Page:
Your Daily Kinect Hack: A Laser Sword

I like the little mirror at the bottom. Realitycam.

I’ve decided that I’m going to keep posting videos of Kinect hacks for as long as it takes Microsoft to publish a completely awesome game for their little motorised Eye of Sauron. I appreciate that this may be some time, but I’ve got a two litre carton of orange juice here. No danger.

Today, you can watch a man wielding a sword made entirely of light. It looks pretty cool, and even makes a sort of warbling noise.

The star of the above video, a Mr. Yankeyan, he says:

“Proof of concept of tracking and rendering a lightsaber in real time using a Kinect hooked up to a PC. Imagine the possibilities.

Best viewed in fullscreen 480p. I track a wooden stick and I overlay the light glow on the computer. Drivers using OpenKinect, image processing, tracking, and rendering using OpenCV. Audio recorded and processed using Audacity and played using libao.”


  1. Madjar says:

    What did he do with a kinect that can’t be done with a normal camera ?

    • Muzman says:

      Made it track on a lightsaber effect in real time ?

    • pupsikaso says:

      You could do it with any camera, but you’d still need the software. And that’s what OpenKinect is.

    • Wurzel says:

      What a normal camera couldn’t do is tracking how far away each object is, as well as taking an image. It results in a much smoother and more accurate overlay of lightsaber, as essentially the Kinect camera has depth perception.

    • BAReFOOt says:

      You wouldn’t need distance for rendering a light blade on the handle. A normal camera and a feature tracking library suffice. I know because I’ve done that.

    • HybridHalo says:

      You would need two tracking points on the object to calculate any rotation – the same information can be used to calculate the objects distance from camera too.

      I can’t work out precisely what’s going on here – I can see the object is tracked in real-time, but is this achieved by simply pixel tracking the video or is he making use of the kinects depth awareness and IR dots?

      The latter, can’t be done on any camera, of course. I thought that was the whole point of OpenKinect – to make use of the depth calculations Kinect does.

      p.s. I do this for a living.

  2. pupsikaso says:

    “Imagine the possibilities”?

    Oh I can see it now… smashed windows and screens, maimed pets, broken teeth. At the very least include a wrist strap with that thing!

    • Quintin Smith says:

      The Kinect swordfighting game of my imagination would definitely cast you as an ordinary (janitor, chef) who’s forced to pick up a sword in times of need. Hence no training.

    • squidlarkin says:

    • BAReFOOt says:

      A wrist strap? What, is your hand that weak??
      Have you ever seen a tennis racket? Or a baseball bat?
      Normal, healthy, people don’t need a wrist strap. They got working hands instead!

    • Joshua says:

      Depends on the quality of the grip.

    • pupsikaso says:

      People can’t hold a tiny wii-mote in their hands, and you expect them to hold a toilet plunger handle?

    • DrGonzo says:

      Tennis players and the like do occasionally drop or throw their bats/whatevers. But they don’t have a giant expensive TV right in front of them. However, Jedi never drop their lightsabers.

  3. Bornemannen says:

    This going to revolutionize the cybersex industry.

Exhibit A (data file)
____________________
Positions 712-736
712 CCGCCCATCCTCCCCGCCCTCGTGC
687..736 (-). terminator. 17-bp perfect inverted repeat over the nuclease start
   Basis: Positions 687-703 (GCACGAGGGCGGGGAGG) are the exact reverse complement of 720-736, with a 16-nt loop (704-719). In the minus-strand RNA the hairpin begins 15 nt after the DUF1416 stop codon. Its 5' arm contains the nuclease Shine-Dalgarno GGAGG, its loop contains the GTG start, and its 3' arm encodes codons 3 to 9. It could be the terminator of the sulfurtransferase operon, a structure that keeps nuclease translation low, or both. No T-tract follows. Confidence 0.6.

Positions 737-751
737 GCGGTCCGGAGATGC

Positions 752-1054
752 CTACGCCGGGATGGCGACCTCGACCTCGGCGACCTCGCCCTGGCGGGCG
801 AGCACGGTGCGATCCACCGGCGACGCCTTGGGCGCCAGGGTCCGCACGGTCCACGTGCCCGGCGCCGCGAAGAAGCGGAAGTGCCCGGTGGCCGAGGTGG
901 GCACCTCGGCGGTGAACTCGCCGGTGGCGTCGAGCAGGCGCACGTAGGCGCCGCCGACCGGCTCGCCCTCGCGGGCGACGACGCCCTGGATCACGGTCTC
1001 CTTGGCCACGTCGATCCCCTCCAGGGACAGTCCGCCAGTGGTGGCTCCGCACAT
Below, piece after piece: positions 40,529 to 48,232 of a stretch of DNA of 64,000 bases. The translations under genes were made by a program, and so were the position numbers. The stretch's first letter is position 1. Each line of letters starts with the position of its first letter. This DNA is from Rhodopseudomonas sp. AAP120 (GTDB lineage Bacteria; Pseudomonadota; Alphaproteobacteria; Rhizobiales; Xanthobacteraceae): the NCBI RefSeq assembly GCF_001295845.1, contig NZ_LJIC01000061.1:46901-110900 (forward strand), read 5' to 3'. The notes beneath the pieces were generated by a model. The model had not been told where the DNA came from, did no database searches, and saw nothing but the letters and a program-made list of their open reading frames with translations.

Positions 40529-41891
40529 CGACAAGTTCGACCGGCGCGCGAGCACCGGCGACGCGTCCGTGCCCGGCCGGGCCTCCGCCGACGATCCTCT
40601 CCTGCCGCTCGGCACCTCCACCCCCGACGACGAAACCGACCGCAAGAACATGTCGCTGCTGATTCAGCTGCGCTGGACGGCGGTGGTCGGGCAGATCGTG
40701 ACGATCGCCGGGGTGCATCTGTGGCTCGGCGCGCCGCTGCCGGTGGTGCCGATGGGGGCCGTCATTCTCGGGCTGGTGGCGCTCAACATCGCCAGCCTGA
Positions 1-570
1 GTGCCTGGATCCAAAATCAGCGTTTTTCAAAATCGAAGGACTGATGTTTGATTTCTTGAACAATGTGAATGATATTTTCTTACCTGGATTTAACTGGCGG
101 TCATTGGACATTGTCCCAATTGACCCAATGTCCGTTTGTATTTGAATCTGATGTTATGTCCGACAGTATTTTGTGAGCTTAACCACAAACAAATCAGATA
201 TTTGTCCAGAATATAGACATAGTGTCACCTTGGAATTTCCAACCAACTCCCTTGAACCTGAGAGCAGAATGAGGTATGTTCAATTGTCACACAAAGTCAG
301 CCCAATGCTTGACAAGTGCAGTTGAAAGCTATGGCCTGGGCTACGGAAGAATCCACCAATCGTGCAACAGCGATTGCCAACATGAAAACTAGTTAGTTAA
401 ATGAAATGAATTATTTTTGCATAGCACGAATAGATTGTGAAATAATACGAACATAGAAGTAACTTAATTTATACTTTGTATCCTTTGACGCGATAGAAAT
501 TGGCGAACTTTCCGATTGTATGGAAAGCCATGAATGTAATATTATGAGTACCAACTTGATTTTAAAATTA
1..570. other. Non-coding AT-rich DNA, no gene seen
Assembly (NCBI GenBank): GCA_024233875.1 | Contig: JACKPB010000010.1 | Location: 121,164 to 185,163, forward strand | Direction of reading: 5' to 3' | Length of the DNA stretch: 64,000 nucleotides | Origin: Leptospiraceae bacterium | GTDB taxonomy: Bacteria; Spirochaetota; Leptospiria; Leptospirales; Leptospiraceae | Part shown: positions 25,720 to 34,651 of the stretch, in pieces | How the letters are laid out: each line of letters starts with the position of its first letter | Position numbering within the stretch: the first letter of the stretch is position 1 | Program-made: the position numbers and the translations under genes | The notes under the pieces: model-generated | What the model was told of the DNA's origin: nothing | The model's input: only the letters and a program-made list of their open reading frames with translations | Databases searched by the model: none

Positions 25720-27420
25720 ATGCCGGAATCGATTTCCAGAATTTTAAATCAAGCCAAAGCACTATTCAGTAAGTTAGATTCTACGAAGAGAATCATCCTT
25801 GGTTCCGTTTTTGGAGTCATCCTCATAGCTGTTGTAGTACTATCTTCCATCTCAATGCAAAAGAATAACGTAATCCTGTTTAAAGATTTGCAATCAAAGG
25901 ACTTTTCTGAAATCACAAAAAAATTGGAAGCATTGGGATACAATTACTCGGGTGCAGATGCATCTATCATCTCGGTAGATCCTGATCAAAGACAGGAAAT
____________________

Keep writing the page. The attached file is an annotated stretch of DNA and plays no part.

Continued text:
Yes, that where my mind took me…

  4. plugmonkey says:

    Well, I had commented on this thread, but when I tried to edit it RPS decided it was spam and deleted it.

    I mean, it might not have been the single wittiest thing that has ever been written on this forum, but I didn’t think it was THAT bad…

  5. Tei says:

    I would feel better, if all these people doing hacks using the open source code driver, also release his hacks as open source. If only, because It would be easy to fake a hack with this, ..having the code prove the hack is real.

    I dont see any noticeable lag on this one…

  6. DevilSShadoW says:

    I love how Microsoft with all it’s money has literally no clue what to do with the Kinect. HINT: LIGHTSABERS YOU IDIOTS!

    • drewski says:

      Lucasarts has probably copyrighted lightsabres in videogames. Wait for Star Wars: Jedi Slicing.

    • bill says:

      That would only have worked 10 years ago before starwars jumped the shark totally.

    • Kandon Arc says:

      There was a tech demo at E3 of this very thing on the xbox. A Jedi cutting his way through stormtroopers on Naboo if I recall. It wasn’t an officially announced game though.

    • Phydaux says:

      Who needs another Star Wars game? Lets have a Star Crash game, you’ll still get to wiggle a laser sword.

    • Jhoosier says:

      There was a game out for the Wii that had “laser swords”. Can’t recall the title, though. Something-something-Hero. It was about some guy who decided he wanted to be an assassin and went the the pawn shop and bought a laser sword. Cool concept.

  7. clownst0pper says:

    Having used a Kinect many times, it really is terrible. The responsiveness is appalling.

    On a side note, considering almost all games involve you being stationary (as there is no physical method to manually navigate) the limitations on games is imense. It’s just a terrible product.

    • Nallen says:

      The first thing I thought when I watched that was jesus, laaaag

  8. bill says:

    A 2 liter carton of orange? what are you, american?

    • drewski says:

      As if an American would ever use “litre”.

    • Starky says:

      Reminds me of an old (bad) joke…

      What do Americans and cars have in common?
      They both measure their drinks by the gallon.

    • Jhoosier says: